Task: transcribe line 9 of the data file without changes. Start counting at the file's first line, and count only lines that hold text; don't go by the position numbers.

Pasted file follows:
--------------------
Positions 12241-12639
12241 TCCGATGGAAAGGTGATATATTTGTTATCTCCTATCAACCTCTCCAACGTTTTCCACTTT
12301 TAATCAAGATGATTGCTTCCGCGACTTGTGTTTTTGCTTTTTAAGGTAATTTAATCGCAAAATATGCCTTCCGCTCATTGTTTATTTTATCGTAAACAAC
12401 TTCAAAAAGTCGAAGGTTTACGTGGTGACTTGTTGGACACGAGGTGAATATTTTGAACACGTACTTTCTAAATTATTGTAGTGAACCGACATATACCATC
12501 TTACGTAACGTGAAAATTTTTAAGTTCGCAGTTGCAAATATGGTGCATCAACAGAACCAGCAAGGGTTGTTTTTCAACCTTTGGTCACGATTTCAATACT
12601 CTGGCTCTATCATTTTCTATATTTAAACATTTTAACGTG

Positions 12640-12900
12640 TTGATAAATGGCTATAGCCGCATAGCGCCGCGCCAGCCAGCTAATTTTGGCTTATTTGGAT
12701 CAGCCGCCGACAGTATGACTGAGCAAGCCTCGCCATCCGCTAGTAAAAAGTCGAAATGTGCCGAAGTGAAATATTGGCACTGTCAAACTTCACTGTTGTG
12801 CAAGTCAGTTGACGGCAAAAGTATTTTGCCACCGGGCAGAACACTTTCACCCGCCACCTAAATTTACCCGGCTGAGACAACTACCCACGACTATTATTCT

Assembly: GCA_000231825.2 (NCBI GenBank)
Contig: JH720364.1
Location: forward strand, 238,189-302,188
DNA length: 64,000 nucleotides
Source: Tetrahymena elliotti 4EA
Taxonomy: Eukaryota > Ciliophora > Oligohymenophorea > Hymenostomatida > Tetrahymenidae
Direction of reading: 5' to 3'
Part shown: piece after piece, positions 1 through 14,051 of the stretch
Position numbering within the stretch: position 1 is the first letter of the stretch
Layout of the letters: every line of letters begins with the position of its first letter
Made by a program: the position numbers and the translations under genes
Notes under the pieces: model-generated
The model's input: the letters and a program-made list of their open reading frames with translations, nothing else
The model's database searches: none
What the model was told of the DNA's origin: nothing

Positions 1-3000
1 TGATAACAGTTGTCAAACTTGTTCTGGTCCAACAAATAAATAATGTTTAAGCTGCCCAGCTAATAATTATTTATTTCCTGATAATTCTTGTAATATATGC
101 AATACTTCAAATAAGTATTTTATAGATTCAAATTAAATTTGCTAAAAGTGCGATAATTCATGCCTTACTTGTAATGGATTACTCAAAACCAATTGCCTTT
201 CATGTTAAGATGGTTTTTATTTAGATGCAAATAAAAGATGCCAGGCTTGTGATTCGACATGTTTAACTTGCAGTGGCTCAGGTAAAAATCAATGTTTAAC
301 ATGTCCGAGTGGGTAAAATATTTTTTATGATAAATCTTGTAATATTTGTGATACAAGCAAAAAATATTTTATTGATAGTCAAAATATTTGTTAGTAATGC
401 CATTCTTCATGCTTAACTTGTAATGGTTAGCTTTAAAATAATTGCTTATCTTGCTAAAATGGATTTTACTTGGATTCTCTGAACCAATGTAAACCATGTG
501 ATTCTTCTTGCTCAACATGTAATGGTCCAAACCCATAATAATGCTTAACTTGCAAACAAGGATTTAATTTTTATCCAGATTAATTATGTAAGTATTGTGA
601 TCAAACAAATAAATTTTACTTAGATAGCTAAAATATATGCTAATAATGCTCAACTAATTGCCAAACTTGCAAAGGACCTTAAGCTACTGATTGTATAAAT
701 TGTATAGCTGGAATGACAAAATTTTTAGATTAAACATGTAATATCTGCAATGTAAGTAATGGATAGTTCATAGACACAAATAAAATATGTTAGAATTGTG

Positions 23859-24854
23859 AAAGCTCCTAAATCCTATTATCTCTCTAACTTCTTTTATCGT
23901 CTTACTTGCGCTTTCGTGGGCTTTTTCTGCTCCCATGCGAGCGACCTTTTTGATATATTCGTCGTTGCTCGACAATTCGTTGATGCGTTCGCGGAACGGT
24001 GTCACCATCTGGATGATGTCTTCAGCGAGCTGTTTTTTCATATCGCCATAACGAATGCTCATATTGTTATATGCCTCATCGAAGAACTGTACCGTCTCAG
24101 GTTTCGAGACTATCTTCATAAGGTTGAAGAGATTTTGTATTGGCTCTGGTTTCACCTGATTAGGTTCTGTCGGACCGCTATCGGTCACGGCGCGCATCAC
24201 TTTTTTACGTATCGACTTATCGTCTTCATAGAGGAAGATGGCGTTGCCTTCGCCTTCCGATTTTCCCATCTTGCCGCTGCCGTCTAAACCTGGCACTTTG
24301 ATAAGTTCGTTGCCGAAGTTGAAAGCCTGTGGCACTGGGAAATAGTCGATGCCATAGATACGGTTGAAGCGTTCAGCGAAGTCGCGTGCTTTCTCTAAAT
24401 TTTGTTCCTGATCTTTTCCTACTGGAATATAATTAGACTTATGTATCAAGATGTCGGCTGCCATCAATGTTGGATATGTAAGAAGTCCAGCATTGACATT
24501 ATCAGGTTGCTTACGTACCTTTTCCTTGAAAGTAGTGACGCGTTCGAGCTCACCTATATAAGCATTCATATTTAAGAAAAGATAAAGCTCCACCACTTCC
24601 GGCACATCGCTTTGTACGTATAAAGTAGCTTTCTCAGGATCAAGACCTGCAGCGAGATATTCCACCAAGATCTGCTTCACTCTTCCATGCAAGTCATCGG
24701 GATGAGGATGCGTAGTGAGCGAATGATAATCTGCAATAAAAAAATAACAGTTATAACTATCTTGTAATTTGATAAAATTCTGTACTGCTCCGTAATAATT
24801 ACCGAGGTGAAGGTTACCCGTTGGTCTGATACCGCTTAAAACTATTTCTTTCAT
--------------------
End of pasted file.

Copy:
12701 CAGCCGCCGACAGTATGACTGAGCAAGCCTCGCCATCCGCTAGTAAAAAGTCGAAATGTGCCGAAGTGAAATATTGGCACTGTCAAACTTCACTGTTGTG